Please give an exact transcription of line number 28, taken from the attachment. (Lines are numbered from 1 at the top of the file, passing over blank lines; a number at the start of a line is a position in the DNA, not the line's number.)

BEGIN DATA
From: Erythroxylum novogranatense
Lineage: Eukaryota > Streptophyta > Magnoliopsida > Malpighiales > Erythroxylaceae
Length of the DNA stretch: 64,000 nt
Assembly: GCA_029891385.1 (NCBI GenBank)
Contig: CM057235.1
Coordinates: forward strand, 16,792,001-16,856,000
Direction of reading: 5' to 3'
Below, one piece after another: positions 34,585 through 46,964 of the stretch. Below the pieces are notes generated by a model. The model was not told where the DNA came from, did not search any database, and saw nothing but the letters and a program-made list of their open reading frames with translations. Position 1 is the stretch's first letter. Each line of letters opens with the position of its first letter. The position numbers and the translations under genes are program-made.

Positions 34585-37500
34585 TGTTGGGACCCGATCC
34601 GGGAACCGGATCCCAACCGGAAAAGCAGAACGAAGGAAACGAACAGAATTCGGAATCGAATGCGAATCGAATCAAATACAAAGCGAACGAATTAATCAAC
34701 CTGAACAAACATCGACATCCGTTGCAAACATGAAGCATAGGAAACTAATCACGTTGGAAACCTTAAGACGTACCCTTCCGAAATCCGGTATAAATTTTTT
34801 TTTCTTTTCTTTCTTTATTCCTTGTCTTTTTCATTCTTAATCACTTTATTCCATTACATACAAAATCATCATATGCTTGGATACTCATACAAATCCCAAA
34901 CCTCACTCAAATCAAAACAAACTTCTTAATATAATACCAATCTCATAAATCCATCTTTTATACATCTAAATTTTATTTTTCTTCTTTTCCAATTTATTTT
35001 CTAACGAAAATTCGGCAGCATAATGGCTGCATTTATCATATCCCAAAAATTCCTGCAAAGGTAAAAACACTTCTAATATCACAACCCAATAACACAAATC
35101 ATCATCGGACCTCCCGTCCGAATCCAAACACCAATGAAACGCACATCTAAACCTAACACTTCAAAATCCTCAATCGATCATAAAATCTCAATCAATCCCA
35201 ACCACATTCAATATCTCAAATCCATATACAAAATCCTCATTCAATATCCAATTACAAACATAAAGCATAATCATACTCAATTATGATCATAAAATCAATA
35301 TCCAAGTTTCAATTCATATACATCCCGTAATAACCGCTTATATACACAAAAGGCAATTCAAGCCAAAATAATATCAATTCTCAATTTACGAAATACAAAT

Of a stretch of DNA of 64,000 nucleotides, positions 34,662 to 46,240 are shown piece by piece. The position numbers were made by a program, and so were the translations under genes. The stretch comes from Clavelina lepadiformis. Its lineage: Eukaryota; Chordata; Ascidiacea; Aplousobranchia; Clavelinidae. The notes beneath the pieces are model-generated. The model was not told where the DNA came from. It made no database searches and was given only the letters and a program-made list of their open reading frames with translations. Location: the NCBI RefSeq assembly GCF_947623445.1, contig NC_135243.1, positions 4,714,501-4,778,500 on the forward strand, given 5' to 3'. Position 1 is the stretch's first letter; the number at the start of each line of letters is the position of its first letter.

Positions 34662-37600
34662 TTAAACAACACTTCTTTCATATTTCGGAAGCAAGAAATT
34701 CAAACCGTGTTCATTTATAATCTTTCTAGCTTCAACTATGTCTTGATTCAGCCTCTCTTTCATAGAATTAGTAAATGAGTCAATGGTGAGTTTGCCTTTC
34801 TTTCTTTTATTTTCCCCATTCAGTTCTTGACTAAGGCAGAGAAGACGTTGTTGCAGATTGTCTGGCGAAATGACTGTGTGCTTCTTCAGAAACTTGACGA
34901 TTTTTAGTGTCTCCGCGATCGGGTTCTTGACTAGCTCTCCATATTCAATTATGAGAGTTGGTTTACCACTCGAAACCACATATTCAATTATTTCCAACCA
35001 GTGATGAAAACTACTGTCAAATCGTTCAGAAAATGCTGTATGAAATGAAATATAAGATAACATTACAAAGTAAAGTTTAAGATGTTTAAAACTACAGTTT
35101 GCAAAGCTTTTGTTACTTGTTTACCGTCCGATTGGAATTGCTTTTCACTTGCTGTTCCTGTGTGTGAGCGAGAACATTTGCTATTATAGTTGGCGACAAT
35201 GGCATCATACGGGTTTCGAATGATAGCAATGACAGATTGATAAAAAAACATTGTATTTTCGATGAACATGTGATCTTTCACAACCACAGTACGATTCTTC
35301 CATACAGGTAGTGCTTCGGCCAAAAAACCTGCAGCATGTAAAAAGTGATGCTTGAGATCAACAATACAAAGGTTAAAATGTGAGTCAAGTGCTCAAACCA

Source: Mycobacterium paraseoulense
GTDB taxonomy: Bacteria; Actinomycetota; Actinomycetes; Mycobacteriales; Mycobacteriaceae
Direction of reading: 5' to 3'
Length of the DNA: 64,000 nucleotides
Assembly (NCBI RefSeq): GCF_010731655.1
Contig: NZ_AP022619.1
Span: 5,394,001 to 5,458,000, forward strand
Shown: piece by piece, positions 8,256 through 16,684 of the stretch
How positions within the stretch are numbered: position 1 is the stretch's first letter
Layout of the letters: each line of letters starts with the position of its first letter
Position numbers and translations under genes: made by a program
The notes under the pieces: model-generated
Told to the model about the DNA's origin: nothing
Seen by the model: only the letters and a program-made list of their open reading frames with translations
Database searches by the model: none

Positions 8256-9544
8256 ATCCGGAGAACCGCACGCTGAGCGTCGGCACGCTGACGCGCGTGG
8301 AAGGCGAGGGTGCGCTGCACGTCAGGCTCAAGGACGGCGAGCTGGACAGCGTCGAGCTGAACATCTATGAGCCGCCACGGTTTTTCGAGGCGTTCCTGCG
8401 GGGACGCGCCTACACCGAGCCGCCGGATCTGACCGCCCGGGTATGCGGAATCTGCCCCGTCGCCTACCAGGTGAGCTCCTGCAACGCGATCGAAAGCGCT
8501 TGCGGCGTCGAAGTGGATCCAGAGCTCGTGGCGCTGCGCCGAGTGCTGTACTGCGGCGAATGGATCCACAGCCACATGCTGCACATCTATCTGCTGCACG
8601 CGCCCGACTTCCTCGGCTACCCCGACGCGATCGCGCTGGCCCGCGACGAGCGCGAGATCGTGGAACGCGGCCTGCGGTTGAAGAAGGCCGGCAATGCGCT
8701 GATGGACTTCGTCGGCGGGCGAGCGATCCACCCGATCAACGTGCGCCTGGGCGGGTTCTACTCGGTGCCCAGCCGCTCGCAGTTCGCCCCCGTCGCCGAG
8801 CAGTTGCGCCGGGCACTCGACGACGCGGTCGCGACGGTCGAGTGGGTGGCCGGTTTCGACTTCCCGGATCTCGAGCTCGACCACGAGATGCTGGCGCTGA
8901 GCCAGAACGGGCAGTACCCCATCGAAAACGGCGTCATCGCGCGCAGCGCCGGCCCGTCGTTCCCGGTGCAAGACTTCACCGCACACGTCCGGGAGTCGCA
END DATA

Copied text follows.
35301 CATACAGGTAGTGCTTCGGCCAAAAAACCTGCAGCATGTAAAAAGTGATGCTTGAGATCAACAATACAAAGGTTAAAATGTGAGTCAAGTGCTCAAACCA